The future of Radio New Zealand seems secure for now, as the public radio service has persuaded the Government it has a viable plan for surviving under its existing budget.
Broadcasting Minister Jonathan Coleman said the plan did not include any job cuts and would not compromise the quality of the service.
"[Listeners] won't notice any difference, but we put some real pressure on them to put their house in order," Dr Coleman said.
"Radio NZ has done a pretty good job of realising where it needs to go, that there isn't any new money, and the challenge from here is to continue to come up with ways to make sure it remains relevant to a wide section of the population."
But Labour's broadcasting spokeswoman, Clare Curran, is sceptical.
"It's struggling to keep its head above water. By forcing Radio NZ to live within its means - code for strangling its funding - the quality of content will be compromised."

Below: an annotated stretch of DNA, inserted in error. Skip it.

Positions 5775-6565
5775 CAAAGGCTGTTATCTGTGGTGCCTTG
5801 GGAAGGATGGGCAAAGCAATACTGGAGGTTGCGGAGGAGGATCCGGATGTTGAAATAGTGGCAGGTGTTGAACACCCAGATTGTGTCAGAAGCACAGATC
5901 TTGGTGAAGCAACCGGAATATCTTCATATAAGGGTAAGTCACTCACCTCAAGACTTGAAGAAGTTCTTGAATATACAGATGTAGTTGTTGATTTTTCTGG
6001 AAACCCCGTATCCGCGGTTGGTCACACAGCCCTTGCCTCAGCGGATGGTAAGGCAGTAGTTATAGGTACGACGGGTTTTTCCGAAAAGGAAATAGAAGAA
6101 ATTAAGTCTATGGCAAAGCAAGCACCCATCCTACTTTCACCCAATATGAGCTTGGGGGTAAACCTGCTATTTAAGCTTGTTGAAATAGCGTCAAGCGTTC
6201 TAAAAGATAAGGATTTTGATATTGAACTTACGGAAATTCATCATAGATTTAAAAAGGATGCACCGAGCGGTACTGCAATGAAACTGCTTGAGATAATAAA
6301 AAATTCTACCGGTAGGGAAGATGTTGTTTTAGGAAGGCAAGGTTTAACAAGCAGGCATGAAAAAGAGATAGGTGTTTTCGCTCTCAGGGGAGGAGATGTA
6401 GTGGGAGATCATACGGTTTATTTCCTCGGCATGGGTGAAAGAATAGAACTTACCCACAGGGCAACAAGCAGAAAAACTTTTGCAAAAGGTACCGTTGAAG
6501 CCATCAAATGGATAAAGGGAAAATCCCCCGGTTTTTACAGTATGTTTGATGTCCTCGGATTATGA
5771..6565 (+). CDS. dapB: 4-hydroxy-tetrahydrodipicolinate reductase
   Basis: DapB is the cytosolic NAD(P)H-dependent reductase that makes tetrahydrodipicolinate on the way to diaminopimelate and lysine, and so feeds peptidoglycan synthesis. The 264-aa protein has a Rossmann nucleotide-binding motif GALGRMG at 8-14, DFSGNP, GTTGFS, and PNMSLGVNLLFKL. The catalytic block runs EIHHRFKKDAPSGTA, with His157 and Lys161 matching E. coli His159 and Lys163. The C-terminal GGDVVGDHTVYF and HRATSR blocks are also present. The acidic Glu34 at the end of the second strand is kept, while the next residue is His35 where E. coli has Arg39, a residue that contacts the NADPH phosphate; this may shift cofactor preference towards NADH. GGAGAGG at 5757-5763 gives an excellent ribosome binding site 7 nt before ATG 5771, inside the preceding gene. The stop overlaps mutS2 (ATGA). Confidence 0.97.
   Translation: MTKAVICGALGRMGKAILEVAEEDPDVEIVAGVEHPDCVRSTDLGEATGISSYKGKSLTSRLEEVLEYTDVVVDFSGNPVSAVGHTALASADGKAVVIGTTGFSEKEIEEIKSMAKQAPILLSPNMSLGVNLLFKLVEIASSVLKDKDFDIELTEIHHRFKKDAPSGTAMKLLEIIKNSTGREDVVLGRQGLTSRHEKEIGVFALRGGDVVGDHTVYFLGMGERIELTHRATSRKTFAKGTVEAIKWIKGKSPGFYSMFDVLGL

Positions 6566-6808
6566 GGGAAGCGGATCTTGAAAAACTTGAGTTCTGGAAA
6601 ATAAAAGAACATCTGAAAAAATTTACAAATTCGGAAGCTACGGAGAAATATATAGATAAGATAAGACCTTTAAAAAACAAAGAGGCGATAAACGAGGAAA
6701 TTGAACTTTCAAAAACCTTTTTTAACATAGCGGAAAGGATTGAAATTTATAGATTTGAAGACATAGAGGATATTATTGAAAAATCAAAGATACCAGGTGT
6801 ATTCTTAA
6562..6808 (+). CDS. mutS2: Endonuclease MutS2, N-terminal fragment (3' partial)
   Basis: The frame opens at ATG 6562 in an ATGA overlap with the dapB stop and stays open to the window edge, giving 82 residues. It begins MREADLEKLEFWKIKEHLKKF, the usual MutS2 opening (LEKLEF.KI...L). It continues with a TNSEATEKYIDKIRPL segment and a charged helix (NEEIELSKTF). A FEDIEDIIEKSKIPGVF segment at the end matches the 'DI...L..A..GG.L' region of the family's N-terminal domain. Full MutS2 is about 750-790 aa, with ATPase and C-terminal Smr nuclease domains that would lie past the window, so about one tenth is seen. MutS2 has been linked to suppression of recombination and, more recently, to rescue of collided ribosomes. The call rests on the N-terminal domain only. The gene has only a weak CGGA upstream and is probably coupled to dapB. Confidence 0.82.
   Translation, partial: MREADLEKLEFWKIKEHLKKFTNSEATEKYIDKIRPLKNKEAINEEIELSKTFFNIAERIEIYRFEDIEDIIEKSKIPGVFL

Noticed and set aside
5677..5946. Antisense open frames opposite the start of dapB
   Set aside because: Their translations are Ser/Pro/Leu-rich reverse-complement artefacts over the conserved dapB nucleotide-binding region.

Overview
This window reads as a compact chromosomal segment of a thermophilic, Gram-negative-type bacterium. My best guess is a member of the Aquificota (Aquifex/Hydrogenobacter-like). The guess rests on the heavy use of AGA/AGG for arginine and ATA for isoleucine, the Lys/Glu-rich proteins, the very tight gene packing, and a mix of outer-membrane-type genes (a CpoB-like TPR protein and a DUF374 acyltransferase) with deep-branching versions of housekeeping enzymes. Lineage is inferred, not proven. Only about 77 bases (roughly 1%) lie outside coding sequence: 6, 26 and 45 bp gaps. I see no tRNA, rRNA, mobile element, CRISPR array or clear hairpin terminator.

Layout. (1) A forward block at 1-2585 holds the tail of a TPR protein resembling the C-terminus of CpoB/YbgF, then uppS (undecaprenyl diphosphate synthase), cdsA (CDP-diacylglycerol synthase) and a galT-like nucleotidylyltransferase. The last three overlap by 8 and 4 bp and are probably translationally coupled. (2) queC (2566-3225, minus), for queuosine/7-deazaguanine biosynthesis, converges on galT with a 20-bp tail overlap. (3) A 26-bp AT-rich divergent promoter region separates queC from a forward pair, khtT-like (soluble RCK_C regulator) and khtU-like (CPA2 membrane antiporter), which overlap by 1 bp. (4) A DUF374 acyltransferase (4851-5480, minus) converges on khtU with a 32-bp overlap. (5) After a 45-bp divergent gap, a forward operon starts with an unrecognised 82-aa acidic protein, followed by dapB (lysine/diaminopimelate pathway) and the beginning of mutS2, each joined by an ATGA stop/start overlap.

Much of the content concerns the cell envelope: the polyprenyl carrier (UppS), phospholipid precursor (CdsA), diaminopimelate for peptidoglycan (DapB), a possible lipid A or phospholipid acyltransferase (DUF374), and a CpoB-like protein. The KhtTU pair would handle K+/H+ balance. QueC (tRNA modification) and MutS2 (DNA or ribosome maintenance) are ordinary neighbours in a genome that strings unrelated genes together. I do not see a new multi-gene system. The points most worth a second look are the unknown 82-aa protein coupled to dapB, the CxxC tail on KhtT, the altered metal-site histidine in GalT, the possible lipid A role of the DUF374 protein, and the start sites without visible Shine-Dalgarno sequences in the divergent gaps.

Last year, Dr Coleman exchanged tense emails with the Radio NZ board, urging them to adopt a new business model. "Members of boards who are not able or prepared to meet these expectations might need to move on or be replaced by members who can," he wrote then. The board has since had three new appointments.
Advertising and sponsorship were off the table at this stage, he said.
"I wouldn't be opposed to some sponsorship on Concert. I wouldn't have a problem with the BMW Beethoven series. It's something they've looked at, but in the end it didn't look like it would raise enough revenue."